By Rock Health’s count, there were 20 digital health mergers and acquisitions in the first quarter of 2017. Although Castlight Health’s acquisition of Jiff was interesting, it’s not the size of the deals that’s a head turner so much as the fact that many took place beyond the usual locales of Silicon Valley, Boston, and New York.
It’s also worth noting that Rock Health generally takes a more conservative approach to assessing deal flow on a quarterly basis than, say, StartUp Health. Rock Health counted 71 digital health deals totaling more than $1 billion (but a lot less than the $2.5 billion StartUp Health counted).
The biggest deal for the quarter was unquestionably McKesson’s $1.1 billion acquisition of CoverMyMeds, a Columbus, Ohio-based technology developer to automate medication prior authorizations for pharmacies, prescribers, payers and pharmacy benefits managers.
Who were the investors? JumpStart and Charles Hallberg were among the first investors in CoverMyMeds. Francisco Partners, Medical Growth Fund, and SaaS Capital also backed the business.
Retail health kiosk businesses higi, based in Chicago raised $40 million in 2016 for the development of retail partner support tools. Last month, it acquired a Seattle, Washington-based company that developed a rewards system to encourage healthy behavior — EveryMove.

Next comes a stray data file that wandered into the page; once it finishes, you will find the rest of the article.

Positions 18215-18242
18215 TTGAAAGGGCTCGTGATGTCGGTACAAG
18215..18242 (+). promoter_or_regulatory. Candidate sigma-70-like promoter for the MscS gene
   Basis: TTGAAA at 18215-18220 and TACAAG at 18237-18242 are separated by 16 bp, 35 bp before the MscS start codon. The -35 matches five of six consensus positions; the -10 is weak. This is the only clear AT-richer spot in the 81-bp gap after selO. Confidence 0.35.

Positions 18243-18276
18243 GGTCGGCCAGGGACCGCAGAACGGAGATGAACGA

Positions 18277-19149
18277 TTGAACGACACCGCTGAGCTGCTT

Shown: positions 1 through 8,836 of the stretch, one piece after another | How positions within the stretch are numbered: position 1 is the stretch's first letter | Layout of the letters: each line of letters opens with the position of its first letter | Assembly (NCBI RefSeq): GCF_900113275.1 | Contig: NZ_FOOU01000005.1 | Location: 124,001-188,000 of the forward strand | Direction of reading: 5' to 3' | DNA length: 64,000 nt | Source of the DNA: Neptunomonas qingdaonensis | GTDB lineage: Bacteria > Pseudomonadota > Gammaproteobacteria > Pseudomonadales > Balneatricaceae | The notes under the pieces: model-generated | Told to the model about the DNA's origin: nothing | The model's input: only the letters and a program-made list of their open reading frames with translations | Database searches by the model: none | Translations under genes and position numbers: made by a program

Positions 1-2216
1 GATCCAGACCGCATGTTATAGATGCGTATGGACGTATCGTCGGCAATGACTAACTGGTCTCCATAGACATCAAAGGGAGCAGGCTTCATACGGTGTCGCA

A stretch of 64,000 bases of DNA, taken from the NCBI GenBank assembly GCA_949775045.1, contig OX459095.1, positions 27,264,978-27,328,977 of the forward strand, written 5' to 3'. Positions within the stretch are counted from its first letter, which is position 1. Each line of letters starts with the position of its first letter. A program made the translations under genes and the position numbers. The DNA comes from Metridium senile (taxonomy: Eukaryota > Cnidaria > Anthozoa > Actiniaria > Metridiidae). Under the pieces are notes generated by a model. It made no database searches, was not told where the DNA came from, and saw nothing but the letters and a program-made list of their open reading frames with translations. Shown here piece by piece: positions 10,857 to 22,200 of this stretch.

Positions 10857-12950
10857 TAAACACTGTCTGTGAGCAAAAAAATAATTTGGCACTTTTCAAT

RxWiki and TeleManager’s merger gave birth to Digital Pharmacist, an Austin, Texas-based company that developed a marketing platform to support community pharmacists to give them the kind of engaging digital resources that big box drugstores have at their disposal. Digital Pharmacist acquired PocketRx, a mobile app for prescription refills based in Shreveport, Louisiana.
Rock Health’s report notes that with 20 digital health companies that have raised more than $100 million since 2011, there are more M&A deals to come this year.
The report also spotlights new funds targeting digital health. Veteran digital health investors Oak HC/FT are raising a $500 million fund. Venrock, which is a major digital health investor, closed a $450 million fund — its eighth. The fund invested in both Castlight Health and Jiff. New York-based Lux Capital raised a $400 million fund.
Among the brand-spanking new funds in the first quarter include Biomatics Capital’s $150 million fund launched by two Gates Foundation executives that will target genomics and data-driven healthcare.
The $100 million Section 32 fund in San Diego is being launched by Bill Maris, former CEO of Google Ventures.
Spectrum Health in Grand Rapids, Michigan is launching a corporate venture capital arm to invest in health technologies that lower the cost of healthcare and improve the patient experience. Spectrum Health is a not-for-profit, integrated, managed care health care organization.
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